At least 20 people have been killed after a typhoon barrelled through the central Philippines over Christmas, forcing thousands more to flee their homes.
Typhoon Phanfone hit the Philippines late on Tuesday with winds of up to 120 kph and gusts of 150 kph, heavy rain and flooding.
Reuters reported that more than 58,000 people were evacuated from their homes before the storm, which caused widespread property damage.
Meanwhile, the typhoon left many people stranded in sea and airports at the peak of holiday travel, set off landslides, engulfed low-lying villages with floods, downed trees and electrical posts and knocked out power in entire provinces.
One disaster response officer described the battered coastal town of Batad in Iloilo province as a “ghost town” on Christmas Day.
“You can’t see anybody because there was a total blackout, you can’t hear anything. The town looked like a ghost town,” said Cindy Ferrer, of the regional Office of the Civil Defence.
The storm weakened slightly on Thursday as it blew into the South China Sea with sustained winds of 120kph and gusts of 150kph after lashing island after island with fierce winds and pounding rain on Christmas Day, the weather agency said.
Most of the 20 deaths reported by officials were due to drowning, falling trees and accidental electrocution.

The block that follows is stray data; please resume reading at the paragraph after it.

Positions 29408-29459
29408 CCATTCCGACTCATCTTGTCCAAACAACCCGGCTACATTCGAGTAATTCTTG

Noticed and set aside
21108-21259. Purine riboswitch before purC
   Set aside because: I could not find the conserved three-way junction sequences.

A father, his three children and another relative were among those missing in hard-hit Iloilo province after a swollen river inundated their shanty, officials said.
The typhoon hit Eastern Samar province on Christmas Eve and then barrelled across the archipelago’s central region on Christmas, slamming into seven coastal towns and island provinces without losing power, government forecasters said.
Provincial officials, army troops, police and volunteers spent Christmas away from home to tend to thousands of displaced residents in town gymnasiums and schools turned into emergency shelters.
About 20 typhoons and storms batter the Philippines each year.
The South East Asian nation is also located in the Pacific “Ring of Fire”, where earthquakes and volcanic eruptions often occur, making the country of more than 100 million people one of the world’s most disaster-prone.